About Michael Caplan

michael-caplan-headshotMichael Caplan is an independent film director, producer and educator.

In 2015, he was one of 10 Chicago filmmakers commissioned by the Chicago International Film Festival to create an original short film that would play before all films throughout the event.

He most recently directed and wrote ALGREN, a feature length documentary that explores the life and legacy of Nelson Algren, the National Book Award-winning author of Man With the Golden Arm and Walk on the Wild Side. The film premiered in 2014 at the Chicago International Film Festival with sold out screenings, and rave reviews, from the Hollywood Reporter to the Chicago Tribune. It also screened at the Music Box Theatre as part of an inaugural documentary series at the famed art house theatre in Chicago.

Caplan also directed and wrote A Magical Vision, a film that spotlights internationally acclaimed magician, philosopher, and guru of the magical arts, Eugene Burger. Burger has traveled the world for the last 30 years, speaking to magicians, academics, and the general public about the experience of magic. Burger’s performances seek to evoke feelings of awe and transcendence, and surpass the Las Vegas-style entertainment that most people visualize when they think of magicians. The film premiered at the Gene Siskel Theatre in Chicago in 2008 and was an award winning film at international film festivals.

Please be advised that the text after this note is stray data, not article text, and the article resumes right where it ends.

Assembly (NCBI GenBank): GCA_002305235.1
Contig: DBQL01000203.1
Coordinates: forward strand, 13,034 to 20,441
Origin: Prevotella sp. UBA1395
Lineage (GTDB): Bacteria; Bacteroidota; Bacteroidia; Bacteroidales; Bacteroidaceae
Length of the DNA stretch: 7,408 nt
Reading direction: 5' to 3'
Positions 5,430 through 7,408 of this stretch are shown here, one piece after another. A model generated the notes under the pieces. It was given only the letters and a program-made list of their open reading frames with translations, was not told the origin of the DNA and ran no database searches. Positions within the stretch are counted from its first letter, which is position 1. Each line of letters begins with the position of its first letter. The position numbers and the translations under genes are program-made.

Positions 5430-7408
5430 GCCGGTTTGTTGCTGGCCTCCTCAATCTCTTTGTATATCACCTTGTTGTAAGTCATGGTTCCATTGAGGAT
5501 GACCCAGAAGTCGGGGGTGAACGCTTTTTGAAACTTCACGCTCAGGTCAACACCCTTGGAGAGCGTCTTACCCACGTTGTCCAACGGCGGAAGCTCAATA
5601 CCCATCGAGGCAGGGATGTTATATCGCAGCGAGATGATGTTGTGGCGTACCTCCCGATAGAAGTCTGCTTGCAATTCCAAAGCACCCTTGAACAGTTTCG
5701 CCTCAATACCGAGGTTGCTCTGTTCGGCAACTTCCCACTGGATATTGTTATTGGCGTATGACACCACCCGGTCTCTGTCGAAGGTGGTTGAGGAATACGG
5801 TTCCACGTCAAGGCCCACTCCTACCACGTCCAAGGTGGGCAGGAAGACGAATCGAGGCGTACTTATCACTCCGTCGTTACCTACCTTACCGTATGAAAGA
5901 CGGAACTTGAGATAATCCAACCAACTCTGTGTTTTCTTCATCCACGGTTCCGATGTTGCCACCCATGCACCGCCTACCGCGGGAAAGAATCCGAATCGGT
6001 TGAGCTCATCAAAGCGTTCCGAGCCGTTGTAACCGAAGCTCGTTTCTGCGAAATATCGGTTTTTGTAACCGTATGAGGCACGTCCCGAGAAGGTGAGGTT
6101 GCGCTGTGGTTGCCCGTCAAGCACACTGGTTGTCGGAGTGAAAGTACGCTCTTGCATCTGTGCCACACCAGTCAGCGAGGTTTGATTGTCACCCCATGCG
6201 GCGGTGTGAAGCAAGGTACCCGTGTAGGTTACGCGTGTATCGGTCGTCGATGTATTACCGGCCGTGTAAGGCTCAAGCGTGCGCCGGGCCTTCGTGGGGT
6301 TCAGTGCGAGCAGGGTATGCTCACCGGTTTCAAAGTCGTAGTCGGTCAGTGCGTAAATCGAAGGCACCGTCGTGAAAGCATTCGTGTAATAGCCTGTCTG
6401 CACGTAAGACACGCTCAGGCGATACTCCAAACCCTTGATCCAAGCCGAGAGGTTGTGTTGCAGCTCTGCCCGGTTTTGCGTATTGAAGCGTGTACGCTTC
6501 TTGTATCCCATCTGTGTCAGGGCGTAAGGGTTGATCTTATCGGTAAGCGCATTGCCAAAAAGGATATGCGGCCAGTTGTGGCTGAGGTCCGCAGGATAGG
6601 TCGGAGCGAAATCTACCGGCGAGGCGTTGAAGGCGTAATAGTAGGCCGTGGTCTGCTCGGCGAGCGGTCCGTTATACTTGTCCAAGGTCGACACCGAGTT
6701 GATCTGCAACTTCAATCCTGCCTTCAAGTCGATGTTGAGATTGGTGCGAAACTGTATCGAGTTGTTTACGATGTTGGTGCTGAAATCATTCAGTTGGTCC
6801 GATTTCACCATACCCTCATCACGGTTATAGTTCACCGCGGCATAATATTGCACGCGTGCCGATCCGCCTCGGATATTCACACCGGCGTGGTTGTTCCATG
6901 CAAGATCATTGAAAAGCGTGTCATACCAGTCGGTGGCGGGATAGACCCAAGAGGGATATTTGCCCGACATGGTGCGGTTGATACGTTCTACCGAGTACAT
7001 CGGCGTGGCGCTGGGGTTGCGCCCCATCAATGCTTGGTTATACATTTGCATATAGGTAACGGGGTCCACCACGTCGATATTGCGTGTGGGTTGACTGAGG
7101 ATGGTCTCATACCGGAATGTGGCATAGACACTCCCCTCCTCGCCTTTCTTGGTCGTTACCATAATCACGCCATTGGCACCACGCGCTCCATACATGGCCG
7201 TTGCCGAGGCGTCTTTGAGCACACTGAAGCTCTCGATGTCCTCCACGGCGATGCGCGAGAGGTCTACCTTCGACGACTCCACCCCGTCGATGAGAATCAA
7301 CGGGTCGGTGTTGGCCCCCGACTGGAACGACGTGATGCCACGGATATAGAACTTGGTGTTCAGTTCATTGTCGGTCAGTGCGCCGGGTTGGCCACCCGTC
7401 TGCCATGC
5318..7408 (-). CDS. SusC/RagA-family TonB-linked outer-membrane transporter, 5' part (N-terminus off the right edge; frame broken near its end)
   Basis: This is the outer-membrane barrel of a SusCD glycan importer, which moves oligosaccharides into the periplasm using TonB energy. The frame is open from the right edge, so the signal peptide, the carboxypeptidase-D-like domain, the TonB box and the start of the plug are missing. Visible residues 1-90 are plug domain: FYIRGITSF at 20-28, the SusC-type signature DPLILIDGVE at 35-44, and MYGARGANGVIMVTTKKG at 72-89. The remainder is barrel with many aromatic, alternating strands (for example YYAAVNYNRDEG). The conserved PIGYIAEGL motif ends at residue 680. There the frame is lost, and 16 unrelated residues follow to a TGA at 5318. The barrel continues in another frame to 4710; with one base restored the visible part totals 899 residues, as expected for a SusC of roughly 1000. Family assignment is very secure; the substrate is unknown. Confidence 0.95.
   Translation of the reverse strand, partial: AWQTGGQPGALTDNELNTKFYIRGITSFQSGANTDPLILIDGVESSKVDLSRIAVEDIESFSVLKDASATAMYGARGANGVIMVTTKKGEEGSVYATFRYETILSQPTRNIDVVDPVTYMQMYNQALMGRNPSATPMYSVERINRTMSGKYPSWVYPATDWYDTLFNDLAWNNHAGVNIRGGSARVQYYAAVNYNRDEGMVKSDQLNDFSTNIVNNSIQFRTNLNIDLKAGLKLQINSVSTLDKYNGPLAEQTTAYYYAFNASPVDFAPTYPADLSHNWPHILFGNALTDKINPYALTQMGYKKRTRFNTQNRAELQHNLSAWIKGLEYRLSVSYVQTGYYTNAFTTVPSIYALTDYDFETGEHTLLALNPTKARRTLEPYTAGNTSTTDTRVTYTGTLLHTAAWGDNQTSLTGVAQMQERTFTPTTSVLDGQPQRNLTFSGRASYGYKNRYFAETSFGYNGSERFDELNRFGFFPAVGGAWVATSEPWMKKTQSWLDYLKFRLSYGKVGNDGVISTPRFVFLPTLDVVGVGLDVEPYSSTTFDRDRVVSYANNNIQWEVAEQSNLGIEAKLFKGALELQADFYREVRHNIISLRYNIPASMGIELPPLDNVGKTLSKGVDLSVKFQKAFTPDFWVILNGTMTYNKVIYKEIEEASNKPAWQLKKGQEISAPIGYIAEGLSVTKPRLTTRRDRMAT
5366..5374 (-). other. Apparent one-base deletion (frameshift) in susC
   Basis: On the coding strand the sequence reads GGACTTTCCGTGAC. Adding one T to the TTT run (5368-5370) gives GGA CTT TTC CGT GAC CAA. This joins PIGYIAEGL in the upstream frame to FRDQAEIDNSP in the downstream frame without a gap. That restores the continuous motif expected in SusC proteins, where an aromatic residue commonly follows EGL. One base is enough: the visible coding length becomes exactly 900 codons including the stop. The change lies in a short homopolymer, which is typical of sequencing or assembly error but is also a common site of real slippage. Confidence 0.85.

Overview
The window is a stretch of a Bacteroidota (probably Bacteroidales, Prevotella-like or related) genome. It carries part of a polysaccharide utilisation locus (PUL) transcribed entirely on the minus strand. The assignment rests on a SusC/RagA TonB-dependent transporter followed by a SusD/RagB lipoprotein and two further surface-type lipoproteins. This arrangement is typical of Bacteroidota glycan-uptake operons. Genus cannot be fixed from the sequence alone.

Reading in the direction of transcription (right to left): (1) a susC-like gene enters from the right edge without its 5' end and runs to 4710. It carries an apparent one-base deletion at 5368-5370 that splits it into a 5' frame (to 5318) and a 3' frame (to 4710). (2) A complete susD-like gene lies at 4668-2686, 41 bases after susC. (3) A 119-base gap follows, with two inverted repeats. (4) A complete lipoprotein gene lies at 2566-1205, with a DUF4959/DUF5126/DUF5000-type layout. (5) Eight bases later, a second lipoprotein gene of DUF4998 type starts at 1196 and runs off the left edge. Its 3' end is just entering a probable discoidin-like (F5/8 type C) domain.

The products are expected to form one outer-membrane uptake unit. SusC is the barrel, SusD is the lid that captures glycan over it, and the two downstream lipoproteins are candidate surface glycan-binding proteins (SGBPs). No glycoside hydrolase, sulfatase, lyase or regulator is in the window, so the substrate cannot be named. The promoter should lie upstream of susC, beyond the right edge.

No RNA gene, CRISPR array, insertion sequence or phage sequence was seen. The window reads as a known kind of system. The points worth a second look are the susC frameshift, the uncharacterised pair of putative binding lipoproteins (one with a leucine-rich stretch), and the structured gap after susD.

Caplan also directed and wrote Stones from the Soil, which showed on national PBS in 2005. The film is a personal documentary about a unique school in 1930’s Germany, in which a small group of Jewish teenagers were trained to become the vanguard of a new society. One of those teenagers was the filmmaker’s father, Rudolph Caplan. The school was called Gross Breesen and it would eventually save Rudi’s life and the lives of the 150 other students. Stones From the Soil is a tribute to a father, a reflection on memory and an important preservation of a formerly untold story from the Nazi era.

As a producer, Caplan has produced three feature films, including The Night Larry Kramer Kissed Me, which was acclaimed by The New York Times as “praiseworthy, intense, frenetic, frank, and touching… preserving not just a performance but the spirit of a time.”

Caplan is an Associate Professor in the Cinema Art + Science Department at Columbia College Chicago, where he teaches documentary and narrative film production as well as creative producing classes. He is currently in development on several documentary and fiction feature films.